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France on Foot: Village to Village, Hotel to Hotel: How to Walk the French Trail System on Your Own Paperback – March, 1999


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Editorial Reviews

From Library Journal

LeFavour, a professional chef, has produced a handsome and terrifically useful guide for anyone considering seeing France on foot. France has 110,000 miles of well-maintained walking paths that cross both public and private lands and a detailed system of walking maps for navigating them. This is not an easy guide to tuck into your backpack, but it provides loads of information: the best maps for walkers, different kinds of accommodations, and necessary equipment. LeFavour has obviously walked many leisurely miles in France, soaking up the scenery and ending each day in a comfortable bed (from cottage to chateau) after a delicious meal. He intersperses his own entertaining walking experiences with planning advice. The photographs are beautiful. Essential for travel collections.?Linda M. Kaufmann, Massachusetts Coll. of Liberal Arts Lib., North Adams
Copyright 1998 Reed Business Information, Inc.

Review

"Any book that earns cover blurbs from gonzo illustrator Ralph Steadman and Chez Panisse chef Alice Waters must have something going for it. This large-format volume offers color photos, good maps, excellent directions and fine writing on France's 110,000 miles of off-road footpaths.

"The author is a chef by tradeand his rhapsodic rifts on the joys of good wine and food could inspire the most bloated of couch potatoes to get trekking." -- Bob Sipchen, "Books to Go," - LosAngeles Times, 24 January 1999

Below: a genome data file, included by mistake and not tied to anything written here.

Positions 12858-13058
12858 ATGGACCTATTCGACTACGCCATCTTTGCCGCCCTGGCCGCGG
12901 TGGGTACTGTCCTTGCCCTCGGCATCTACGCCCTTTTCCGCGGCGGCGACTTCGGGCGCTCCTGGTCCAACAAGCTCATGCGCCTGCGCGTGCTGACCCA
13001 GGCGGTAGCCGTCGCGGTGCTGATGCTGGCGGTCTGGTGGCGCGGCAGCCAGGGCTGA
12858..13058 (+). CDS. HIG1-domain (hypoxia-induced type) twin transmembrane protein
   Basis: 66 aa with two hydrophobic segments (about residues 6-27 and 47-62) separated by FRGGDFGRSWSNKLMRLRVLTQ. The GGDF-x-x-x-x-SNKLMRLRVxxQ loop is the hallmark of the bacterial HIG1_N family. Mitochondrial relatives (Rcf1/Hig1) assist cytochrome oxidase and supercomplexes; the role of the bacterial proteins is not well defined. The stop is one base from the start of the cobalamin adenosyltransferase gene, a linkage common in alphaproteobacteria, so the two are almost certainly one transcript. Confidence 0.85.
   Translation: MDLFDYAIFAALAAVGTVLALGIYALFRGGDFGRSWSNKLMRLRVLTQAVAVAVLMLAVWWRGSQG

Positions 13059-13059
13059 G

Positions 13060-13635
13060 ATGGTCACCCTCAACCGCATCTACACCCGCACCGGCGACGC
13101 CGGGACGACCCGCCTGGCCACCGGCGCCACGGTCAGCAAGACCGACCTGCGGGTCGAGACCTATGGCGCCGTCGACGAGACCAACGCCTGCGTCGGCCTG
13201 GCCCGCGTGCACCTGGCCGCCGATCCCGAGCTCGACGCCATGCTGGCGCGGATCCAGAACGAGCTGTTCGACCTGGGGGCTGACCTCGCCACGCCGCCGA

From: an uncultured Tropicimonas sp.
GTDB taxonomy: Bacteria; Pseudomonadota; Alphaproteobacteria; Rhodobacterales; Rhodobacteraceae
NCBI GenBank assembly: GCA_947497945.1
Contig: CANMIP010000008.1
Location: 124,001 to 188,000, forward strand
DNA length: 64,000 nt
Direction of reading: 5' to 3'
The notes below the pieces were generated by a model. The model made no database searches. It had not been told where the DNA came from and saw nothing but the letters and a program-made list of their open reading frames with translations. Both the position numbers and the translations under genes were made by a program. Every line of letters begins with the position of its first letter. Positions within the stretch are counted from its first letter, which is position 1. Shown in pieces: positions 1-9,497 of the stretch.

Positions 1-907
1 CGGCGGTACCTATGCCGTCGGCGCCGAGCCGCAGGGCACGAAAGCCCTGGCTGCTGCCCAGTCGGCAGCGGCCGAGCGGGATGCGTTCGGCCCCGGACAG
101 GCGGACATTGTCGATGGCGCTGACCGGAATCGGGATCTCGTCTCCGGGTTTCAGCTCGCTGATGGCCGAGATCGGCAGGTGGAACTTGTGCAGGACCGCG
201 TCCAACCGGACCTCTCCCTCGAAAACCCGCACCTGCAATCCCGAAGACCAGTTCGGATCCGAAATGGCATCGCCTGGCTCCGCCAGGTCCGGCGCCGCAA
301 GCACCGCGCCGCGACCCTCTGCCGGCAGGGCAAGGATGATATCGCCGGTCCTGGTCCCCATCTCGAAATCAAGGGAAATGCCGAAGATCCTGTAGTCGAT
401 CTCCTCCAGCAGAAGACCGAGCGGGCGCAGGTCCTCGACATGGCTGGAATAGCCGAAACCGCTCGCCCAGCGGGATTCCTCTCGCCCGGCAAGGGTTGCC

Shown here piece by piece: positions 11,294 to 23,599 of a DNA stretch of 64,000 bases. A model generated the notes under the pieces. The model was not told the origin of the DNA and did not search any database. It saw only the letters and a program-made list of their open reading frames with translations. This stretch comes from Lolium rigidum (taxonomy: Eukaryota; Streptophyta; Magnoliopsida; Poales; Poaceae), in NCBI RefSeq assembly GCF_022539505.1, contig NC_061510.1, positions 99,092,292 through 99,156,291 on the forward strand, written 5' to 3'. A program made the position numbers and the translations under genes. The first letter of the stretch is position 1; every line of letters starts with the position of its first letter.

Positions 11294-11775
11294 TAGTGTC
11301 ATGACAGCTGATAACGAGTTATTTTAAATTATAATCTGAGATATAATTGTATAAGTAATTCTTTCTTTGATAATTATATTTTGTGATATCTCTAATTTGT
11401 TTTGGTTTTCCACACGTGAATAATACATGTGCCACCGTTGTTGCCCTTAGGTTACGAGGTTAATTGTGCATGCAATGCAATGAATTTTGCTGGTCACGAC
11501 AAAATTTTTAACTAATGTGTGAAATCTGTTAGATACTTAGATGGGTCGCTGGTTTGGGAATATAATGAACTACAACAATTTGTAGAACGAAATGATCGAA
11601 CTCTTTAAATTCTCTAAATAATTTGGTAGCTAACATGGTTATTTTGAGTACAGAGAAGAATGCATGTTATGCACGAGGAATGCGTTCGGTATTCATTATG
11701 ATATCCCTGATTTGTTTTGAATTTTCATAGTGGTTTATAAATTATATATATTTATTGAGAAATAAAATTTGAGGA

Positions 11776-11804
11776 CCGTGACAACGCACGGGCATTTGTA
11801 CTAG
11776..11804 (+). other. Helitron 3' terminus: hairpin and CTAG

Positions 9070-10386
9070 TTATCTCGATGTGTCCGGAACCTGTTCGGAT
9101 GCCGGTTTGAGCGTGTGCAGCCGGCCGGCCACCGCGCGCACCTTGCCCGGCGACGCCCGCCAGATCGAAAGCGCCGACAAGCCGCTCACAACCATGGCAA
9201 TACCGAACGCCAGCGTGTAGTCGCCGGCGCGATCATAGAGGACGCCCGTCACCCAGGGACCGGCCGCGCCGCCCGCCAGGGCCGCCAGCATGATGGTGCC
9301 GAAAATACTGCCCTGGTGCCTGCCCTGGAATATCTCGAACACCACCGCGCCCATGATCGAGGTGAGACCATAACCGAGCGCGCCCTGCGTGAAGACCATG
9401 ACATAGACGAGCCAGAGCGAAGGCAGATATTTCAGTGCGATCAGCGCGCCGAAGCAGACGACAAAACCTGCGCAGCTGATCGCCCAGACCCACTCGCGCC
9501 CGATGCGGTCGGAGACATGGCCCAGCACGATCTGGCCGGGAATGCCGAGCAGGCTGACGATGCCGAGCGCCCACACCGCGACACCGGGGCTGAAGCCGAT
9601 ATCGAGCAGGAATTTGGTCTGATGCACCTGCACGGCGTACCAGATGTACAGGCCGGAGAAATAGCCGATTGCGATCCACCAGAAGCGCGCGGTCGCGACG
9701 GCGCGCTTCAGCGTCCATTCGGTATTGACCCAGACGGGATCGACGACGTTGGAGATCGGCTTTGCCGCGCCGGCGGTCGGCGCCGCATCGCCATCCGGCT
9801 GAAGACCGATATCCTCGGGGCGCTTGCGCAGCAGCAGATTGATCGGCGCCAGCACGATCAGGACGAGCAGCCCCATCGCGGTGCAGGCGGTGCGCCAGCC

"French joie de vivre on foot. This is no backpackers guide. it's walking France on a full stomach." -- Lane Hartill, The Christian Science Monitor, 28 January 1999

"LeFavour creates a French delicacy that mixes practical hiking information about packs and boots, folds in helpful knowledge of maps, hotels and restaurants, then sprinkles on clever anecdotes of people and places in the spectacularly different regions of France." -- Jeffrey Moore, Foreword, December 1998

"My dream has finally come true--I have a month to spend this summer wandering through the French countryside. How do I start planning a walkingtrip?

"Next month, look for France on Foot- Attis Press, $24.95 by Bruce LeFavour." -- Travel & Leisure, December 1998

...the rhapsodic rifts on good wine and food could inspire the most bloated couch potatoes to get trekking. -- Los Angeles Times

I would happily be led, even on foot, by this book to delicious experiences in the French countryside. -- Alice Waters, chef, restaurateur and author of Chez Panisse Vegetables

The photographs are beautiful. Essential for travel collections. -- Library Journal

With practical tips, inspired descriptions, and alluring photographs, this will put spring in your step and France on your agenda. -- The Harvard Post

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Product Details

  • Paperback: 230 pages
  • Publisher: Attis Press; First Edition edition (March 1999)
  • Language: English
  • ISBN-10: 0966344804
  • ISBN-13: 978-0966344806
  • Product Dimensions: 7.5 x 0.8 x 11 inches
  • Shipping Weight: 2 pounds
  • Average Customer Review: 4.6 out of 5 stars  See all reviews (16 customer reviews)
  • Amazon Best Sellers Rank: #642,123 in Books (See Top 100 in Books)

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Customer Reviews

It's beautifully produced, with some great photographs.
Grifel